Carbon capture, utilization, and storage technologies (CCUS) aim to capture carbon dioxide (CO2) when it is generated and before the CO2 is released into the atmosphere.  The captured CO2 is subsequently stored or re-used in ways that do not involve putting it back in the air. CCUS technologies seem promising in theory, but uptake has been sluggish due to a variety of factors, including high upfront costs, poorly developed markets for captured CO2, and policies that provide inadequate incentives for adoption. This grant funds a multidisciplinary team of scholars, led by Sheila Olmstead, from the University of Texas, Austin and the University of Wyoming to launch four studies designed to address a range of issues related to CCUS. In the first, the project team will analyze and compare various policy interventions aimed at mitigating the high up-front costs of installing CCUS systems. In the second, the team will identify and analyze the frictions that inhibit coordination between power plant owners, pipeline developers, geologic storage managers, and CO2 utilization customers, and it will analyze the costs and benefits of different policies to ease those frictions. Third, the team will examine current tax policies designed to incentivize CCUS update and compare their efficacy to other possible policies, like a carbon tax or emissions standards. Fourth, the team will model the potential impacts of increased adoption of CCUS across different regions, with a particular focus on the effects on underrepresented and marginalized populations. In addition to their own research, the UT Austin and University of Wyoming teams will use grant funds to spur further research on these topics by holding an open call for projects to be undertaken by scholars at other institutions that will be supported through a small sub-award program. A final workshop will be held for all scholars involved over the course of the project to share methods and findings.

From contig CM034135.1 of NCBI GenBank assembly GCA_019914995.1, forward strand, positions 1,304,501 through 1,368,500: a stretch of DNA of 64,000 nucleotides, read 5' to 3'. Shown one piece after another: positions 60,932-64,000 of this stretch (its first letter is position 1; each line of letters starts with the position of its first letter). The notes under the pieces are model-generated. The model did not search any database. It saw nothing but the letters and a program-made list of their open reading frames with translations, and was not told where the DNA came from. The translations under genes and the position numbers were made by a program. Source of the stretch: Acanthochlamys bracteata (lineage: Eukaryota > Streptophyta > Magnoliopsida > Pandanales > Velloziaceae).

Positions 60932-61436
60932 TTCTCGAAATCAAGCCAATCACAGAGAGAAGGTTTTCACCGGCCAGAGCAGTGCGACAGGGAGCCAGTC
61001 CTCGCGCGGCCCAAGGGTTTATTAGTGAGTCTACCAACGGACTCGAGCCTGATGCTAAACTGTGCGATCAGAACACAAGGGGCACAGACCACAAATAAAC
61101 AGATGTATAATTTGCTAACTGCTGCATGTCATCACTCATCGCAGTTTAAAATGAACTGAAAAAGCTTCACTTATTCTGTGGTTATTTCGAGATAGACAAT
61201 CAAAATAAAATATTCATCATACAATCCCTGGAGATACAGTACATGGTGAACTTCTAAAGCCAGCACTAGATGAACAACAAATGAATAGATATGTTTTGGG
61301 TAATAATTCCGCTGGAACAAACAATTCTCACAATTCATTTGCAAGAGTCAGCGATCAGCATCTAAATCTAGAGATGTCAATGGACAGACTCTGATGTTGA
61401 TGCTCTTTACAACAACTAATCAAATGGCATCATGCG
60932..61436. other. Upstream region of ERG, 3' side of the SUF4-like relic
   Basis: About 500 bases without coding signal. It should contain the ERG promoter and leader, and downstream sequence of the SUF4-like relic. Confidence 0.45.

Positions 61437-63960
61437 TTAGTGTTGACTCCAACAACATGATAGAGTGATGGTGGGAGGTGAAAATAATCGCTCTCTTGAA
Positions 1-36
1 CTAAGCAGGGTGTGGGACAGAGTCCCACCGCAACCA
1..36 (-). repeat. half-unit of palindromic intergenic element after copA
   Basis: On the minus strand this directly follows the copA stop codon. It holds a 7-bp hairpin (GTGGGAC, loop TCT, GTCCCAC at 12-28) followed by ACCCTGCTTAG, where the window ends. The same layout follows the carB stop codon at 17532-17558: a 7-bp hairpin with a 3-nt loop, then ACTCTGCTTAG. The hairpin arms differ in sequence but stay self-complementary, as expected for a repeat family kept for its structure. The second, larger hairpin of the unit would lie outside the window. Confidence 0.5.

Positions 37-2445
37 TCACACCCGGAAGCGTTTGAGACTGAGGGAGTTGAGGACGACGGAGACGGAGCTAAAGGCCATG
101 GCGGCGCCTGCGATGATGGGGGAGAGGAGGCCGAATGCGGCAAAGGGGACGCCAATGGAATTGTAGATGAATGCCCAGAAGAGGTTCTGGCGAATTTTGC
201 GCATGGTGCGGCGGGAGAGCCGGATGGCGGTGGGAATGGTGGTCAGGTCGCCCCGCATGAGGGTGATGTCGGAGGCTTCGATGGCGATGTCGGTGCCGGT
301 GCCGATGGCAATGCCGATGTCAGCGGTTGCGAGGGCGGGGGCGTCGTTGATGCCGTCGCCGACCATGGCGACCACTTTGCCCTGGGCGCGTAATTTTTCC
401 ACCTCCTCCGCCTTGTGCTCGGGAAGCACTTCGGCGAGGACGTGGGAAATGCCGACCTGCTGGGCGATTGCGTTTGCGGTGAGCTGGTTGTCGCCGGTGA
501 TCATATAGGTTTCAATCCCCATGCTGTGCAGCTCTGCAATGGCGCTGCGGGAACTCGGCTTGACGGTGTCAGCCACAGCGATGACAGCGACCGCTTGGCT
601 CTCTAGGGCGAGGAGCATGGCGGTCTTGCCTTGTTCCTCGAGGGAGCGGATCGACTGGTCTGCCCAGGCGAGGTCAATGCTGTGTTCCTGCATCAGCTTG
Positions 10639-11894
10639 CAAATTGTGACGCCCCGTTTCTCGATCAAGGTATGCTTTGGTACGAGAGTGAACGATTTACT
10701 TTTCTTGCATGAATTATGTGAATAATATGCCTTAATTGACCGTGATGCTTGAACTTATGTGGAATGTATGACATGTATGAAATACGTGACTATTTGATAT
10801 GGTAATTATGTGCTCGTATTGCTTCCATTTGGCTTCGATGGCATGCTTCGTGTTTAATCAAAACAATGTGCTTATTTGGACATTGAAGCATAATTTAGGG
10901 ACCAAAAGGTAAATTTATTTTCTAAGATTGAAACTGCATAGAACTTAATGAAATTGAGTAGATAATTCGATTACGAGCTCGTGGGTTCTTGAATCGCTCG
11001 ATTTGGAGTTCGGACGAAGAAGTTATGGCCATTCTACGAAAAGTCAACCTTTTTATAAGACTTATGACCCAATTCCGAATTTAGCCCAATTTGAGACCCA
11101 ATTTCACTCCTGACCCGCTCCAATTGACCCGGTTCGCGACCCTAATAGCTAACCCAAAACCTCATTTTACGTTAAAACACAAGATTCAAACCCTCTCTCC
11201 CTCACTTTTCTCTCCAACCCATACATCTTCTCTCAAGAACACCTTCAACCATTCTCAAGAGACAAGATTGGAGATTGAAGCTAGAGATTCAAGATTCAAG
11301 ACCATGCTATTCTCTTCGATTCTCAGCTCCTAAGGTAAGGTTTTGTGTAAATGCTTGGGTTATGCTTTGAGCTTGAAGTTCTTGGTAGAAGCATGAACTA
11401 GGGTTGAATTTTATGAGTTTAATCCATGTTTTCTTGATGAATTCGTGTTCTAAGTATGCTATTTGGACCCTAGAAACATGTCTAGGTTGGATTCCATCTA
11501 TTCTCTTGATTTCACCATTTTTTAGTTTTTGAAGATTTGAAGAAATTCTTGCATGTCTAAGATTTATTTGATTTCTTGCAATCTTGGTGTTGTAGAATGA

To examine the economic and policy dimensions of carbon capture, utilization, and storage (CCUS) technologies and create a network of scholars examining critical CCUS research questions

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  • grantee: University of California, Berkeley
    amount: $499,770
    city: Berkeley, CA
    year: 2021

    To train a diverse cohort of early career energy economists through the Berkeley Initiative on Equity in Energy and Environmental Economics

    • Program Research
    • Sub-program Energy and Environment
    • Investigator Meredith Fowlie

    This grant supports efforts by the University of California, Berkeley’s Initiative on Equity in Energy and Enviromental Economics, to attract a more diverse group of students to the study of energy economics, and to provide education and training that will prepare these students for success in graduate study and careers in professional energy economics.  Funded activities include a mentoring program for underrepresented graduate students of color, a competitive grant program that will fund ten graduate research projects on issues related to energy equity, and an initiative to hire an underrepresented postdoctoral scholar of color working in energy economics.  Additional grant fund will support a series of networking and convening events to build community across all levels of this initiative to connect supported students to one another and with energy economics faculty at Energy Institute at Berkeley’s Haas School of Business—one of the leading energy economics centers in the country—and Berkeley’s Opportunity Lab.

    To train a diverse cohort of early career energy economists through the Berkeley Initiative on Equity in Energy and Environmental Economics

    More
  • grantee: University of Colorado, Boulder
    amount: $574,444
    city: Boulder, CO
    year: 2021

    To build an inclusive and diverse community around standards for and the review of scientific Python open source software (OSS)

    • Program Technology
    • Sub-program Better Software for Science